Hee Kwon Seo ("Samuel")
Ph.D. Economics, Chicago Booth ('20, expected)
A.B. Applied Mathematics, Harvard ('13)
About me


I am a development economist, working on topics of education, energy, and poverty alleviation.

In my dissertation, collaborating with the government of Tanzania and a multilateral partnership, I study whether providing students with both "demand-side" incentives (such as performance-based rewards) and "supply-side" materials (such as books) can generate complementary effects, and if so, why.  Please find below the abstract and link to the paper.


 Research at a Glance

 Job Market Paper

Abstract:  Providing students with either "demand-side" incentives (such as performance-based rewards) or "supply-side" materials (such as books) often produces null effects; might there be complementary effects from providing both, and if so, why?  In a three-year field experiment with 170 high schools in Tanzania, where mathematics pass rates remain below 20 percent nationally, students were provided with (1) money pegged to math test scores; (2) technologies to ease the effort costs of learning; or (3) both of the above.  Money or technologies alone make limited impact on test scores, while both together make a large, complementary effect (0.3σ), especially on the scores of students just below the top 20 percent.  I first present a pre-specified benchmark model in which heterogeneous students balance knowledge returns against strictly increasing effort costs.  I then generalize the model to allow minimum interest and knowledge thresholds: students not interested enough or prepared enough to learn have unproductive effort.  The thresholds model, structurally estimated, generates the treatment-effect patterns while the benchmark model does not.  Using the estimates, I calculate student valuations of achievement, and simulate outcomes from lowering the promotional cutoff--a low-cost policy option that would offer more students a realistic chance at promotion and, therefore, a higher expected return from marginal effort.  Results suggest that both providing the experimental technologies and incentivizing the students by doubling their chance of promotion would induce a modest but meaningful endogenous response of student knowledge, by reducing the share of students who are giving up on learning new material from 79 percent to 52.  By explaining treatment complementarities, the proposed analytical framework extends a standard model of classroom learning from the previous literature to reflect a higher degree of realism about developing community contexts.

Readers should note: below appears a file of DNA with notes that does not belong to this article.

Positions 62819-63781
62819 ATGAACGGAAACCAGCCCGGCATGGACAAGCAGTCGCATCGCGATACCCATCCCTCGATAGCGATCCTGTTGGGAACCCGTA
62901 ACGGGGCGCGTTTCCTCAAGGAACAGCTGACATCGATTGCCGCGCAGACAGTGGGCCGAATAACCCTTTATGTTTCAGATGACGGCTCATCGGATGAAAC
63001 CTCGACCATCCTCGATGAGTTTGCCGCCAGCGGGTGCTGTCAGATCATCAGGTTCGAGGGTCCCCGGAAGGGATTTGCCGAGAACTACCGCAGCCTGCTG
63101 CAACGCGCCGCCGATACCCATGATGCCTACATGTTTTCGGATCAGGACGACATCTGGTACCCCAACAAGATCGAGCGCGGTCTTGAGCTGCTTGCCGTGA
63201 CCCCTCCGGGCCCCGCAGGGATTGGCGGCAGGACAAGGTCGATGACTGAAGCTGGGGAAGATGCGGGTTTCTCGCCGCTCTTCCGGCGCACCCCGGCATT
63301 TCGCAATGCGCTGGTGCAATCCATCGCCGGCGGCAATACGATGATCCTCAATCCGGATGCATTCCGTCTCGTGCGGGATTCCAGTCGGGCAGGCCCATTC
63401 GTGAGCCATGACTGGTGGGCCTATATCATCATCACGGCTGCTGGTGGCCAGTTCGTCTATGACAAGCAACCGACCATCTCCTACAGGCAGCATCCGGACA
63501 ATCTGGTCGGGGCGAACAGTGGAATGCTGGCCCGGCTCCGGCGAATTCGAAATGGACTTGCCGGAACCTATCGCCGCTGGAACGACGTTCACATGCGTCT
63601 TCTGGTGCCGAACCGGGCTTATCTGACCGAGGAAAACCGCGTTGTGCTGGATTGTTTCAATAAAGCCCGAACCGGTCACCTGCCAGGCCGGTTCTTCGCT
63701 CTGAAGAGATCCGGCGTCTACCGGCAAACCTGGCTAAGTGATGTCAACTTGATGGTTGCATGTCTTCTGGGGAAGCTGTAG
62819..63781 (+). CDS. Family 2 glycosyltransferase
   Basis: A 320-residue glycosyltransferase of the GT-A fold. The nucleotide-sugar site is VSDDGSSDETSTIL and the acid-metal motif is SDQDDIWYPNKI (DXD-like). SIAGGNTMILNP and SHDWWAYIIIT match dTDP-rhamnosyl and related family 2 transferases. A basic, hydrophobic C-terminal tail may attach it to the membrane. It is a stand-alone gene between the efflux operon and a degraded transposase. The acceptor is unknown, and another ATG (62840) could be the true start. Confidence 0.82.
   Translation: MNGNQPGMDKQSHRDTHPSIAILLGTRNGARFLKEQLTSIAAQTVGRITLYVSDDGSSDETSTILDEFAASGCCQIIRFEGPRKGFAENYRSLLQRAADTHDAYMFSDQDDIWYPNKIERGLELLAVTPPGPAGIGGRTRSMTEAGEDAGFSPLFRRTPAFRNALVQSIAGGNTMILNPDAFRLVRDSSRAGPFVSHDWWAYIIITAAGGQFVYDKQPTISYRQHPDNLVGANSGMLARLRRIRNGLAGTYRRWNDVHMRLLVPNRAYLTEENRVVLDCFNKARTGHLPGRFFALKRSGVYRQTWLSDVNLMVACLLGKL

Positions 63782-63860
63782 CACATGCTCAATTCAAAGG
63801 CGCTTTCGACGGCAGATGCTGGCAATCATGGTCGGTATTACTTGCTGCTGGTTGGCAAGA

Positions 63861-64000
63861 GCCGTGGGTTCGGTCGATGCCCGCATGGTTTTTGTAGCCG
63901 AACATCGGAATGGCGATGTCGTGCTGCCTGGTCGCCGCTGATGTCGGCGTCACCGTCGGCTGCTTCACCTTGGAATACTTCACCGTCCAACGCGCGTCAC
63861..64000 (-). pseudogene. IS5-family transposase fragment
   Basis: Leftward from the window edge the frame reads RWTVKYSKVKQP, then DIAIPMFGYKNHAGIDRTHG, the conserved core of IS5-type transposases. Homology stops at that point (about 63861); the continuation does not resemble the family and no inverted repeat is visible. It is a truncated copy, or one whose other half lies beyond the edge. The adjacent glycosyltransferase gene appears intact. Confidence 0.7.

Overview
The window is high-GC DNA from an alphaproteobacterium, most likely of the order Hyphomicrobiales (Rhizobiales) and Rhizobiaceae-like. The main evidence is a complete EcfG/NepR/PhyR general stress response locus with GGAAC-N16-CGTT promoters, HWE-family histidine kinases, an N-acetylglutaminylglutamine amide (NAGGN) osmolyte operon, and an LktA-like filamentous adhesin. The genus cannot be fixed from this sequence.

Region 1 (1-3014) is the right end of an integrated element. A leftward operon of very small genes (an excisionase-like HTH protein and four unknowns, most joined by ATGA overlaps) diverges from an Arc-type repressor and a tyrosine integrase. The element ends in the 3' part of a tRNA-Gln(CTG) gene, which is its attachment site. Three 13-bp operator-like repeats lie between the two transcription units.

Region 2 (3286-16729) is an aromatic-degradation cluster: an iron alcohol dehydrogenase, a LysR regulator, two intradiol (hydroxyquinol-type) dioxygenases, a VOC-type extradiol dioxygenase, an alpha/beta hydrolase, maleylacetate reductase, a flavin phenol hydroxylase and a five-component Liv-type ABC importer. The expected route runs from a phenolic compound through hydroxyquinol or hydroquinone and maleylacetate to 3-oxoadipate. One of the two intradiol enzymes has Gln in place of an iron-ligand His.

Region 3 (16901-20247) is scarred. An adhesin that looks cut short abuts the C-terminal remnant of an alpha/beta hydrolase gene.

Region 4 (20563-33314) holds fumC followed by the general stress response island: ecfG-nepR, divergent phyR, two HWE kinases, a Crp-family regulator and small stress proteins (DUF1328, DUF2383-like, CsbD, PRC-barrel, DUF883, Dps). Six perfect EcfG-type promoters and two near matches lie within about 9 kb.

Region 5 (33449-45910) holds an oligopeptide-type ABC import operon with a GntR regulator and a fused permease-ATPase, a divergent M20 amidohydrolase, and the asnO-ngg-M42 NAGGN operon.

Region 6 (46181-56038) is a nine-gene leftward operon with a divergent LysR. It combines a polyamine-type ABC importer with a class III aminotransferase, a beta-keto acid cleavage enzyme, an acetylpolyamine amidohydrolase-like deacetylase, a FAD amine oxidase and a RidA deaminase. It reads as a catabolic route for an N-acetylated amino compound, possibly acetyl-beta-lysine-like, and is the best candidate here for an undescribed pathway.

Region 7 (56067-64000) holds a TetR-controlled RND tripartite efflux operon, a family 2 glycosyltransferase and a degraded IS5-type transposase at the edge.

Working Papers
 Work in Progress
  • Do Mobile-phone-based Agricultural Extensions Deliver? Evidence from a Cluster-randomized Scale-up Trial (with Shawn Cole, Raissa Fabregas and Nilesh Fernando)
 Fellowships and Awards
  • 2018-20: Chicago Booth Ph.D. Program Research Support
  • 2017-19: Katherine Dusak Miller Ph.D. Fellowship
  • 2013-16: Chicago Booth Ph.D. Scholarship
  • 2013: James and Catheleen Stone Prize for best senior thesis in environmental and energy economics
  • 2012: PRIMO Fellowship
  • 2012: Harvard College Scholarship
 Volunteer Experience
  • 2014-Present: HOPAN (church for homeless neighbors in Uptown, Chicago), Volunteer


© 2020 Hee Kwon Seo